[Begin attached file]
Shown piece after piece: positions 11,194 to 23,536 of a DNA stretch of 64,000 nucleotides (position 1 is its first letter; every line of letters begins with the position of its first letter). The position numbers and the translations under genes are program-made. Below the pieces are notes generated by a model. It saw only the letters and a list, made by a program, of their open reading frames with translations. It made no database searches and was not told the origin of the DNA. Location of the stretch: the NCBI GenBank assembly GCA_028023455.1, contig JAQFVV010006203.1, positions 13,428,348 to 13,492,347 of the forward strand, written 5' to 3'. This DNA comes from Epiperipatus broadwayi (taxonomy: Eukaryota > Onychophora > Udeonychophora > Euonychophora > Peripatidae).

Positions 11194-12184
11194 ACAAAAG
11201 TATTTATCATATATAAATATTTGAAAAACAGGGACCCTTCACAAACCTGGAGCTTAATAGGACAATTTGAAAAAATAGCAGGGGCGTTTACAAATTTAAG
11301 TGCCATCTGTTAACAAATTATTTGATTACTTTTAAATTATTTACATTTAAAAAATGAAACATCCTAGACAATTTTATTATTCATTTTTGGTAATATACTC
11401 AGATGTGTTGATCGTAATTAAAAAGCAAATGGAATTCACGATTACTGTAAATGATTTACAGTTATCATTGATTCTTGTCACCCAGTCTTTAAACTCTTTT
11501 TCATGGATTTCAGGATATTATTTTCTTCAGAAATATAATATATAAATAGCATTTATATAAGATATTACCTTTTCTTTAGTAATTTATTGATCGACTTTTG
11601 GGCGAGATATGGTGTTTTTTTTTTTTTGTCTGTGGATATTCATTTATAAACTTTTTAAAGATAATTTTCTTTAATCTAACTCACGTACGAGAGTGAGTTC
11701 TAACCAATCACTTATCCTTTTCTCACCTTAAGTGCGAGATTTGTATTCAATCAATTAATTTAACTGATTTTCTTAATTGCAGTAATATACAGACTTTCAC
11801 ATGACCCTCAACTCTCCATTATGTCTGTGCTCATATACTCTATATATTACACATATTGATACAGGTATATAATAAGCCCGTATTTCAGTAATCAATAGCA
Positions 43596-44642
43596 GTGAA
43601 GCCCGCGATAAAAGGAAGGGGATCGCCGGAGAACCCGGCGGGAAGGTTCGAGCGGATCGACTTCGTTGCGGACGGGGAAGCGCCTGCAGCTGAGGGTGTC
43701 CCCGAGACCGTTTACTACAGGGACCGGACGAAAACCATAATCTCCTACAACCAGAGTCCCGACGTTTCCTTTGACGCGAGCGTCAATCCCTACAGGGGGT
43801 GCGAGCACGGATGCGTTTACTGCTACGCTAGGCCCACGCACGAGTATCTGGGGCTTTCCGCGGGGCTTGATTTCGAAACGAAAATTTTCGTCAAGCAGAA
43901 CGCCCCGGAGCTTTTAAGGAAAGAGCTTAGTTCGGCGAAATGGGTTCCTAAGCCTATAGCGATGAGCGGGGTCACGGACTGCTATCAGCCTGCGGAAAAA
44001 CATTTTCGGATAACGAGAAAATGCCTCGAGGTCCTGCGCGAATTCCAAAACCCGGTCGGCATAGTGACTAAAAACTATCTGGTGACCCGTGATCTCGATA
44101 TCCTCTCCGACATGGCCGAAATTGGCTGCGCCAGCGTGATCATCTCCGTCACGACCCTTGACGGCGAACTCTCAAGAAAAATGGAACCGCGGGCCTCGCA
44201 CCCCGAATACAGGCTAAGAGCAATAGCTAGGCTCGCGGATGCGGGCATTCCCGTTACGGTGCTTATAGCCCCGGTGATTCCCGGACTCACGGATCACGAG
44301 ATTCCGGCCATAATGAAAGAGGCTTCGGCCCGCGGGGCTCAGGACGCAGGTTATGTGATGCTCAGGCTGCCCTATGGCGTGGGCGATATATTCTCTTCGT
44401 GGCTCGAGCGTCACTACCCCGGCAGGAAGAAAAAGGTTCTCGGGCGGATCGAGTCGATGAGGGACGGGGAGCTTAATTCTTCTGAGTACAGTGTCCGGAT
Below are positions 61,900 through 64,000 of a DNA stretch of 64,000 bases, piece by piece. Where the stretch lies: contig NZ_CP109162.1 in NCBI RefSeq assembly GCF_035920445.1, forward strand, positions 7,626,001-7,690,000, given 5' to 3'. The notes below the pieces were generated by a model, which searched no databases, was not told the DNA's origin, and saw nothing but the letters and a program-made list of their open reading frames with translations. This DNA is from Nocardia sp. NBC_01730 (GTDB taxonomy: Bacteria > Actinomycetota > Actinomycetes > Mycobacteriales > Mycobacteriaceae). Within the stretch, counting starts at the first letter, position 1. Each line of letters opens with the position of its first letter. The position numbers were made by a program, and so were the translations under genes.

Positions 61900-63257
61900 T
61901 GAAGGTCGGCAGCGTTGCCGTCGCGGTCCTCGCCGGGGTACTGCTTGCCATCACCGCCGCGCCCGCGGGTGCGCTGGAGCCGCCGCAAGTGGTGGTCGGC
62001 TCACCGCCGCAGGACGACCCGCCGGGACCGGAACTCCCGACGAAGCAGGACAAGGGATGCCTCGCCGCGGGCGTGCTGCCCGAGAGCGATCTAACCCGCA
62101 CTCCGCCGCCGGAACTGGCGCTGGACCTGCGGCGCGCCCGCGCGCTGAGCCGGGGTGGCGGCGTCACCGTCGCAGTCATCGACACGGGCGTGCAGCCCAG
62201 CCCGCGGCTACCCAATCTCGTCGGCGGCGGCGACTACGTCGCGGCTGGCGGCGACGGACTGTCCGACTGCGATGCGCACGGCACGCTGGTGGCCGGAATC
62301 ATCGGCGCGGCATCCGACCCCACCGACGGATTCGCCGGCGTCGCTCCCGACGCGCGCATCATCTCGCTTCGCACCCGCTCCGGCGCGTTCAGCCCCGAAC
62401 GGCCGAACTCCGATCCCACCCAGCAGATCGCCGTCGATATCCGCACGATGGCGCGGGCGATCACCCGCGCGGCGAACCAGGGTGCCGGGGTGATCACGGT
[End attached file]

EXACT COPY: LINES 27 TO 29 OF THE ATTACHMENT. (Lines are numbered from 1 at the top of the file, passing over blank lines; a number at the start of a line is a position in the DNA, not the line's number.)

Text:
62101 CTCCGCCGCCGGAACTGGCGCTGGACCTGCGGCGCGCCCGCGCGCTGAGCCGGGGTGGCGGCGTCACCGTCGCAGTCATCGACACGGGCGTGCAGCCCAG
62201 CCCGCGGCTACCCAATCTCGTCGGCGGCGGCGACTACGTCGCGGCTGGCGGCGACGGACTGTCCGACTGCGATGCGCACGGCACGCTGGTGGCCGGAATC
62301 ATCGGCGCGGCATCCGACCCCACCGACGGATTCGCCGGCGTCGCTCCCGACGCGCGCATCATCTCGCTTCGCACCCGCTCCGGCGCGTTCAGCCCCGAAC